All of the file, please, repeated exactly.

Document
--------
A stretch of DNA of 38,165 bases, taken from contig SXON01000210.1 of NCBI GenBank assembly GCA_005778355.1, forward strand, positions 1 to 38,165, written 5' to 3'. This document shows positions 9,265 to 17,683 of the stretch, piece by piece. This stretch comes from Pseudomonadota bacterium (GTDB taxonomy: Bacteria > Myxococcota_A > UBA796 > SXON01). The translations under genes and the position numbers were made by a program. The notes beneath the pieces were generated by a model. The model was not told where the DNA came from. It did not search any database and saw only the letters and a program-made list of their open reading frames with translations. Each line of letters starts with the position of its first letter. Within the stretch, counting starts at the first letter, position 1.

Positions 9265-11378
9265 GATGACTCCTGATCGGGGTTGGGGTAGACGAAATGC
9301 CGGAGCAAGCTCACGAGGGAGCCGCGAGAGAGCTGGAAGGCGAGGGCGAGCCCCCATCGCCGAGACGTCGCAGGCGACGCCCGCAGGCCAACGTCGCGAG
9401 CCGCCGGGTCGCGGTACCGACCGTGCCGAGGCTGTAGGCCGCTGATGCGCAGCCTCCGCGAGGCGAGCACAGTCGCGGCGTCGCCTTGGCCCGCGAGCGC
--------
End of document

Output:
A stretch of DNA of 38,165 bases, taken from contig SXON01000210.1 of NCBI GenBank assembly GCA_005778355.1, forward strand, positions 1 to 38,165, written 5' to 3'. This document shows positions 9,265 to 17,683 of the stretch, piece by piece. This stretch comes from Pseudomonadota bacterium (GTDB taxonomy: Bacteria > Myxococcota_A > UBA796 > SXON01). The translations under genes and the position numbers were made by a program. The notes beneath the pieces were generated by a model. The model was not told where the DNA came from. It did not search any database and saw only the letters and a program-made list of their open reading frames with translations. Each line of letters starts with the position of its first letter. Within the stretch, counting starts at the first letter, position 1.

Positions 9265-11378
9265 GATGACTCCTGATCGGGGTTGGGGTAGACGAAATGC
9301 CGGAGCAAGCTCACGAGGGAGCCGCGAGAGAGCTGGAAGGCGAGGGCGAGCCCCCATCGCCGAGACGTCGCAGGCGACGCCCGCAGGCCAACGTCGCGAG
9401 CCGCCGGGTCGCGGTACCGACCGTGCCGAGGCTGTAGGCCGCTGATGCGCAGCCTCCGCGAGGCGAGCACAGTCGCGGCGTCGCCTTGGCCCGCGAGCGC